A swan has appeared at the big pond. We go down to have a look; a silhouette across the water; a grey-blue apparition among the flotilla of goosanders and mallards. The sun glitters on the water. Flora and I set about investigating the details around us. Norway spruce cones, half chewed by squirrels, loose pieces of moss, bits of dead grass, sticks covered in lichen. She wants to drop them all in the water, so we carefully negotiate the gorse and squash into the soft ground. Up close, you can see last year’s waterweeds – horsetails and bog bean, about to rebound. A freshwater snail swims along languidly.

Beavers manifestly increase biodiversity. Research done at Bamff in this same pond concluded that the presence of beavers increased aquatic plant species by 33% and beetle species by 26%. The research concluded:

“Put simply: anyone can build a pond – but if you want a really great pond, ask a beaver.”

It was beavers that inspired us to go further. Our efforts at encouraging nature to return before that were not total failures, but nothing had as powerful an affect as the beavers. They completely reimagined our straight, narrow drainage ditches, damming them over and over in tiered ponds, making space for creatures to come into being, to live and grow. A primordial soup.

Beavers play a vital role in progressing Bamff’s ecosystems (Photo by Dave Maric)

At the end of December, we released twelve fields from conventional agriculture (organic sheep farming). To this, we will add six woods and our beautiful beaver territories, in what will in time become a contiguous 450 acre zone. After a fallow year, we plan to introduce small numbers of pigs, cattle and ponies of native breeds. Like beavers, these species play a critical role in restoring biodiversity. Their grazing, browsing and rootling disturbs ground, making space for other species to emerge from our grassy swards. The more slightly different conditions you have in an area, the more species, whose seeds wait in the seedbank, or are carried by birds or mammals, can find their moment. The more variety in plants and fungi, the more species they can support: insect, bird, mammal, reptile, amphibian. And wild land is not one static end we are driving towards: it is dynamic. It is always becoming. Shape-shifting, rearranging itself in space and time, an unrepeatable dance.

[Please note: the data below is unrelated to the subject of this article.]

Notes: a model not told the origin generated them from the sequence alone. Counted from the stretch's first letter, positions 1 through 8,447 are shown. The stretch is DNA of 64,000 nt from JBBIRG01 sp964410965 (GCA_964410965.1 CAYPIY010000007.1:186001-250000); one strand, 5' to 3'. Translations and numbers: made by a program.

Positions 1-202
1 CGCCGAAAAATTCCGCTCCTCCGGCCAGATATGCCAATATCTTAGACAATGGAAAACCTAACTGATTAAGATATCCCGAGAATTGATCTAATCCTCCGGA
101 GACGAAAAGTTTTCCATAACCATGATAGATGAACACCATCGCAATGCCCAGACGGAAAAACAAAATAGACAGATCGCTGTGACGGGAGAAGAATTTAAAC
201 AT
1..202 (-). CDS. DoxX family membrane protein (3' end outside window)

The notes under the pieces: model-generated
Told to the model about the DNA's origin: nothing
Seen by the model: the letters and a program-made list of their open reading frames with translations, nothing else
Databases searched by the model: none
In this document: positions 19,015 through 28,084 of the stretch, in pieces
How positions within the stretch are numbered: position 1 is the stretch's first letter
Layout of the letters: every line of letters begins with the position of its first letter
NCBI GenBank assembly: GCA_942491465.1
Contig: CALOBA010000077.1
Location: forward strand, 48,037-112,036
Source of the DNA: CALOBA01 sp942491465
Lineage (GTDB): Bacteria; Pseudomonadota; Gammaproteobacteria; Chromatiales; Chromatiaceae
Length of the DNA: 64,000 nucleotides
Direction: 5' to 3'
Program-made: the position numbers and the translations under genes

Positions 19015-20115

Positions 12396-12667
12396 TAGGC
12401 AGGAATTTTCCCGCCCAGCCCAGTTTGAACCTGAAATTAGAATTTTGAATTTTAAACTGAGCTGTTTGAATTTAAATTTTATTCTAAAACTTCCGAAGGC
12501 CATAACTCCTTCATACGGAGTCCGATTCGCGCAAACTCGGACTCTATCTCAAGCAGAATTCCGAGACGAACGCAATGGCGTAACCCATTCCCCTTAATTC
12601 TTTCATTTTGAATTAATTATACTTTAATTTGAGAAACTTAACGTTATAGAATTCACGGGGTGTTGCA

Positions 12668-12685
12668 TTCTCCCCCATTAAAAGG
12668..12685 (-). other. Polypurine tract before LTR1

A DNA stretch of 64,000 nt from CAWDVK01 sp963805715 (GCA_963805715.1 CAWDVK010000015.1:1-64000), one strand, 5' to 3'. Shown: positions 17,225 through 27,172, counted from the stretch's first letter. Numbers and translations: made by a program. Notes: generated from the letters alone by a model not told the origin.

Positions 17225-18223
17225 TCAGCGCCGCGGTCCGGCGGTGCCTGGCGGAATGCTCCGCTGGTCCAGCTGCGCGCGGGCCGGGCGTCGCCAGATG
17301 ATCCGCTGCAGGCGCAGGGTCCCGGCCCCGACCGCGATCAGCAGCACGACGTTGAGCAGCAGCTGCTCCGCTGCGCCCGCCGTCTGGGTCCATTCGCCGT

The future looks bright (Photo by Dave Maric)

Boringly, the main – and significant – cost we face is for our perimeter fence. This will enable us in time to remove our internal fences and let our beasts roam freely through the terrain. It will create connection between our heavily demarcated areas. And then we’ll need cattle grids so no one leaves a gate open on the drive as they come in and lets the livestock out. Beyond infrastructure are a whole number of interventions that might seem contrary to the self-willed idea of rewilding, but in these times of rapid biodiversity loss, we feel it is worth speeding processes up, by enrichment planting and pond excavation; and creating homes, like nesting boxes, for vulnerable species. And beyond this, there is a suite of species we would love to bring to Bamff, like missing amphibians and reptiles. Sadly, none of our infrastructural costs, and very few of our proposed interventions, qualify for government funding in Scotland. Rewilding is not yet recognised here as a legitimate and urgently needed ‘land use’. Perhaps the term ‘land use’ gives us a clue as to why. Many farm payments specifically guard against what is called ‘land abandonment’. Rewilding is not land abandonment, but it is about allowing natural processes to reignite, and perhaps this is too far, philosophically from the mentality of dominion and control that for so long has invaded the minds of white men.
A month ago, in a spirit of hope and trepidation, we launched a crowdfunder. We hoped people would show support, not just for us, but for the principle of rewilding. We’ve been absolutely delighted and so encouraged by the outcome. We not only met our first target but now, with two days to go are well within sight of our stretch target. All of the money we raise will go towards our work helping Bamff to live up to its wild potential.

As our deadline fast approaches, we would be thrilled and exceptionally grateful if you helped us to go out with a bang!

Want to donate and be part of Scottish rewilding history? Follow this link to find out more!